Privacy SOS

Terror Tuesday: Beware RomneySpeak and the new normal

Will the White House still have the equivalent of “Terror Tuesday” sessions to discuss drone “kill lists” if Mitt Romney moves in next January?

We don’t know if he would, like President Obama, personally want to doom particular individuals by signing off on hit lists. But after last night’s debate, we do know that he is a big fan of the drone strike program.

"I believe we should use any and all means necessary to take out people who pose a threat to us and our friends around the world," Romney announced, while the President was spared any questions on the program and its civilian casualties by moderator Bob Schieffer of CBS. 

Romney continued: "And it’s widely reported that drones are being used in drone strikes, and I support that and entirely, and feel the president was right to up the usage of that technology, and believe that we should continue to use it, to continue to go after the people that represent a threat to this nation and to our friends."

A “threat to our friends”: it sounds like a Romney presidency would be as reluctant to apply any kind of international law and checks and balances to the “global killing program” as the Obama administration has been.   

Are you a friendly ally with an opponent you want to get rid of? Make the case that he is a “bad guy” and we can take care of it. 

And now that the CIA is, in the words of The Washington Post’s Greg Miller, “urging the White House to approve a significant expansion of the agency’s fleet of armed drones, a move that would extend the spy service’s decade-long transformation into a paramilitary force,” there may soon be an even larger drone fleet ready to do the President’s bidding. 

If there is a change of administration, will the public care that the new President would inherit a drone fleet “operating in numerous countries with zero oversight from the judiciary or Congress, with American citizens in the crosshairs? Obama and his supporters built that. It would be ready for President Romney on day one,”  The Atlantic’s Conor Friedersdorf writes.

Would the public care that Romney – who for the past five years or so has refused to call waterboarding torture — might well again make torture official American policy?

Would the public care that it had elected a man who, as governor of Massachusetts, promoted the virtues of a Stasi-like surveillance state, a subject that was entirely absent from all three presidential debates?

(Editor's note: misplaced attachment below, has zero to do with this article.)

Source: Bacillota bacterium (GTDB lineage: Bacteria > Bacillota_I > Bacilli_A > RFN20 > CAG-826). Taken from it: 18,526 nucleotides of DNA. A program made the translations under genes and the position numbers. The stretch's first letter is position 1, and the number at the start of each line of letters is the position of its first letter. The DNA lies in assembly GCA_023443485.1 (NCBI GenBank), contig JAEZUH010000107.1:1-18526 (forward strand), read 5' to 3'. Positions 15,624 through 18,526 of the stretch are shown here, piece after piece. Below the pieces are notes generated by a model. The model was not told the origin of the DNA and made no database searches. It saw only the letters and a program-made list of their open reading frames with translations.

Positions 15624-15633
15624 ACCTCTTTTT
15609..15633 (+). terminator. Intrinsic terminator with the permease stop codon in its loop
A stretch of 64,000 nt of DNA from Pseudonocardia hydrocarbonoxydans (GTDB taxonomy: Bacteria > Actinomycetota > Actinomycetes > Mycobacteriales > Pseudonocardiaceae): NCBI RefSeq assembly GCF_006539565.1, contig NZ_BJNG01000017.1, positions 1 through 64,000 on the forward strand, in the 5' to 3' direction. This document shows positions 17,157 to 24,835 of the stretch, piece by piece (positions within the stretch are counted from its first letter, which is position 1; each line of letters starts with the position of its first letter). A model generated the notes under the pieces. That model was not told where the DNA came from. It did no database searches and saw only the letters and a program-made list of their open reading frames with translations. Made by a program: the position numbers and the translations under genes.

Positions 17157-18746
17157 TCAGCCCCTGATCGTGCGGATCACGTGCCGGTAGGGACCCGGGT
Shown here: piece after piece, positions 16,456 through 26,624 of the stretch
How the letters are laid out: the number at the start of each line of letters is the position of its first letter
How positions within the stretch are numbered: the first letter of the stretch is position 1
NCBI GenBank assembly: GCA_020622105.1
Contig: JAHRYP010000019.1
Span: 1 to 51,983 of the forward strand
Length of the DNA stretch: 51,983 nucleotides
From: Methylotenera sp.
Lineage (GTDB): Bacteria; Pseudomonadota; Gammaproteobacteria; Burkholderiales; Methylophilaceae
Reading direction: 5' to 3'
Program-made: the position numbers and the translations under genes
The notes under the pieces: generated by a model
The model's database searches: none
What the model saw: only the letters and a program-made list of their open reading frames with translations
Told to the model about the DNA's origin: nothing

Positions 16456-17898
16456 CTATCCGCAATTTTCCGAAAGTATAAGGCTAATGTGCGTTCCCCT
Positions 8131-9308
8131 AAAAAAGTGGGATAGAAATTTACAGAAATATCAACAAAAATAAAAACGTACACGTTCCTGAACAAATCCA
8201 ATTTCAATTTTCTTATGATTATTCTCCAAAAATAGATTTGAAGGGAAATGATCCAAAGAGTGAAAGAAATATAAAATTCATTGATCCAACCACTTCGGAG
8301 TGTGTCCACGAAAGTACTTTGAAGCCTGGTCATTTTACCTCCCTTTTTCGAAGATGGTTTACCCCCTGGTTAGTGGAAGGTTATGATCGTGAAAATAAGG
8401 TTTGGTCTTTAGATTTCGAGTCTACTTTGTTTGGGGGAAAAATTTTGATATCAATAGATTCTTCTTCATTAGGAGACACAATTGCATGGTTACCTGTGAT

A speech that Governor Romney delivered to the Heritage Foundation on September 14, 2005 reveals him to be an enthusiastic cheerleader for the concept of marshaling technology and citizen snoops to detect and fight “the enemy within.”

I’m talking about monitoring people who come here from foreign countries that are terrorist-sponsoring countries, individuals that may have been taught at places where terrorist training is going on.

“We have 120 colleges and universities in Massachusetts, roughly.  How many individuals are coming to our state and going to those institutions who have come from terrorist-sponsoring states?  Do we know where they are?  Are we tracking them?  How about people who are in settings – mosques, for instance – that may be teaching doctrines of hate and terror?  Are we monitoring that?  Are we seeing who’s coming in, who’s coming out?  Are we carrying out surveillance on those individuals that are coming from places that are sponsoring domestic terrorism?

He goes on to talk about the role that “eyes and ears” and “fusion centers” such as the one he created in Massachusetts can play. 

It is the state’s role to take advantage of the one intelligence source where we have a substantial advantage relative to the terrorists, and that is the advantage of lots of eyes and ears.  It is the state’s role to find out how to gather the data from its citizens, from the private sector, from the local police departments, from the water and meter readers and so forth.  It’s the state’s responsibility to figure out how to gather that information and interpret it, analyze it, fuse it together, and send it to Washington where it can be connected with eyes and ears from other states and foreign intelligence to determine where real threats exist.

So it was our conclusion that each state should organize a fusion center….

We said that what we need from Washington is a clear pipeline where you take classified data that you’ve gathered from around the world and around the country and analyze it, decide what’s actionable, and send it to us through a single pipeline in an unclassified format so that we can send it out to our local law enforcement and act on it…that pipeline can work in reverse.  What we gather at our fusion centers we can send back, and it can be integrated by you in Washington…

I believe we should be spending much more money, hiring more people to do the intelligence and counter-terrorism work inside our country.

With 4.2 million people in the US having some kind of security clearance some five years after this speech was delivered, and over a million having Top Secret security clearance, it would seem that Governor Romney has got his way. 

A US Senate subcommittee has recently confirmed what we have long expected: the fusion centers central to Governor Romney’s vision of how to keep the nation safe have been both an extremely expensive waste of time and dangerous to civil liberties. 

But we can expect fusion centers to be devouring resources and ensnaring innocent “suspects” in its databases for years to come since, as in so many other “national security” matters, there has been virtually no daylight between the major political parties on the emerging surveillance state.

If this presidential campaign has illuminated little else of substance, it has certainly exposed just how entrenched and beyond debate the “new normal” has become.

© 2021 ACLU of Massachusetts.